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Personal Statement round 2

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by brascoliosis brascoliosis (Member) Member

804 Profile Views; 17 Posts

Rough draft. Please let me know what needs improvement. I'm really good at missing the mark.

Phlebotomy was my first step towards nursing. I saw the occupation as sensible, practical, a good foot in the door. Being the only male in my class made me desire to be the best draw. I was nervous, but only missed one stick during the class. Clinicals were exciting for me as I wanted to have as much patient interaction as possible. Then reality set in when I learned that not every patient wants as much interaction as I did. After all, I was there to stick you with a needle and take your blood.

Having recently returned from study abroad I was eager to use my Spanish speaking skills. One morning during clinicals a woman came in to have blood drawn; Spanish speaking only. It was easy to see that she was terrified: one word answers, little movement, wide eyes. She was not my draw, but I was the only translator and she needed some calming down so I showed her some pictures of Spain and explained where I visited. Before long, the phlebotomist was finished and the woman was thanking me for the pictures and the stories. That was when I knew I had made the right choice.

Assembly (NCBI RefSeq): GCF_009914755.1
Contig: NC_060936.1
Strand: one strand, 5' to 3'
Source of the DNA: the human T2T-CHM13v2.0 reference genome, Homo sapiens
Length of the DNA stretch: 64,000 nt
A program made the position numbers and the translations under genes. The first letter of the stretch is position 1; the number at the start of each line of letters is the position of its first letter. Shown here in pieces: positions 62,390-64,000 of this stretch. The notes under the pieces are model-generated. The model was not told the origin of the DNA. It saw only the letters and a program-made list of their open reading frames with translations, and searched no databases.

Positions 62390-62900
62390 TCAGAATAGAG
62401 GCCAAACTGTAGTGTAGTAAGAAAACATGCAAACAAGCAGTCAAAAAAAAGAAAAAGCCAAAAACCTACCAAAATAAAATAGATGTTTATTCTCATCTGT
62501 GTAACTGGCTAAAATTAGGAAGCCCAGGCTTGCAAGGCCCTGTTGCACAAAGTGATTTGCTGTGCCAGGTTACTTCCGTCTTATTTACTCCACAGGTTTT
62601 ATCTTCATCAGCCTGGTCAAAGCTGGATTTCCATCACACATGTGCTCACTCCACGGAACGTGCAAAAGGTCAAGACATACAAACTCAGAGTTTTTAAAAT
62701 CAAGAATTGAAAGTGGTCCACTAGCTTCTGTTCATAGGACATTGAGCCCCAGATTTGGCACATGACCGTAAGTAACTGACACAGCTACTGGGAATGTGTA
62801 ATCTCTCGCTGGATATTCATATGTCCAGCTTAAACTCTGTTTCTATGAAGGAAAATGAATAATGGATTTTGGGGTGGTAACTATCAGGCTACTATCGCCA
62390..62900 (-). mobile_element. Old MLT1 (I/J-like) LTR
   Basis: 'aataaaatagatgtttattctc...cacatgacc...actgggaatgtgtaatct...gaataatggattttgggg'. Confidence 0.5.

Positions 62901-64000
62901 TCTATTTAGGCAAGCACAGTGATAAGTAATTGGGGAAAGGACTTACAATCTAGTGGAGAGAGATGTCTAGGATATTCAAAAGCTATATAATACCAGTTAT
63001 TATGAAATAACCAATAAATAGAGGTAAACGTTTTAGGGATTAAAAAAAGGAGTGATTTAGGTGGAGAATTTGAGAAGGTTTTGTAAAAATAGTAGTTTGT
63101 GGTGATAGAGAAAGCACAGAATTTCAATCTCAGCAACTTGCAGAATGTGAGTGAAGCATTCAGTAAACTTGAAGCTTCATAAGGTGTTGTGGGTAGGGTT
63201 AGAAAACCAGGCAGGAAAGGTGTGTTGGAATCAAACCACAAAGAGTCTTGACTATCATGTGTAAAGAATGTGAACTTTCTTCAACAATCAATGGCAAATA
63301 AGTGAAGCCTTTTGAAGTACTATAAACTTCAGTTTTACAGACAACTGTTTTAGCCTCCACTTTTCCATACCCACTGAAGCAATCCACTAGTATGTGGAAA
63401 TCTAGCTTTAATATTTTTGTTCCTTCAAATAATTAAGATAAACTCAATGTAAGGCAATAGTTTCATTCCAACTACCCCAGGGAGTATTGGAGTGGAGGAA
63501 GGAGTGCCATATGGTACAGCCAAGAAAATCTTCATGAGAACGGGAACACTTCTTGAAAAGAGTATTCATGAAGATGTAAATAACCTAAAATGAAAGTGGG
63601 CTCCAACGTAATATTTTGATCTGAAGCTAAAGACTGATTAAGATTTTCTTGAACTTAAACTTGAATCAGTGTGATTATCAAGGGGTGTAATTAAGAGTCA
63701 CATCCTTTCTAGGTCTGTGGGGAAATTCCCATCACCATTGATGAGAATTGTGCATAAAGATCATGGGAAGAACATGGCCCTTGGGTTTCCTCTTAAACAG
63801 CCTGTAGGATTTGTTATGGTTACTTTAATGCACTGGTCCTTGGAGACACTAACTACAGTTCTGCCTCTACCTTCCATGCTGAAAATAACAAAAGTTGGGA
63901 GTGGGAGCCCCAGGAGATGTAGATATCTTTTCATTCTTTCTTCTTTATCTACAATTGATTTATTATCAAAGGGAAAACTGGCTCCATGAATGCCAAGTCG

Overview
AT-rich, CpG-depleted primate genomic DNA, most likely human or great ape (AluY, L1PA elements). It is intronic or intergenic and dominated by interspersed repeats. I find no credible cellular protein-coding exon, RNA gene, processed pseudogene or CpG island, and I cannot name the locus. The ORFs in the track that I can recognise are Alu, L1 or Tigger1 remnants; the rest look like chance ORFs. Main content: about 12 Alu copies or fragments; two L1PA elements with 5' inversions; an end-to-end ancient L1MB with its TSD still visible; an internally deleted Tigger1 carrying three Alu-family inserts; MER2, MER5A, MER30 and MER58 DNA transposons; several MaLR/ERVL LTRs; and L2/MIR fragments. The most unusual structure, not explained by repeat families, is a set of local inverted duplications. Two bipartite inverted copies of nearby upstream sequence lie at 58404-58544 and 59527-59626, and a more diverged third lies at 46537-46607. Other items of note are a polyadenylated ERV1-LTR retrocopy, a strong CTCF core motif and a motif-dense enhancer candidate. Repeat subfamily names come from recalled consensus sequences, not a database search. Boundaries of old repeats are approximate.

I was never hired as a phlebotomist. I had passed my class and had received high praise during clinicals. "Experience only, at least one year" is what all the ads said. Three months later a friend mentioned applying as a Unit Coordinator for the hospital. I refused to be an unemployment statistic so I began washing dishes for the hospital instead. I never liked sitting around not doing anything. One month later I accepted a position in the Medical Intensive Care Unit as a Unit Coordinator.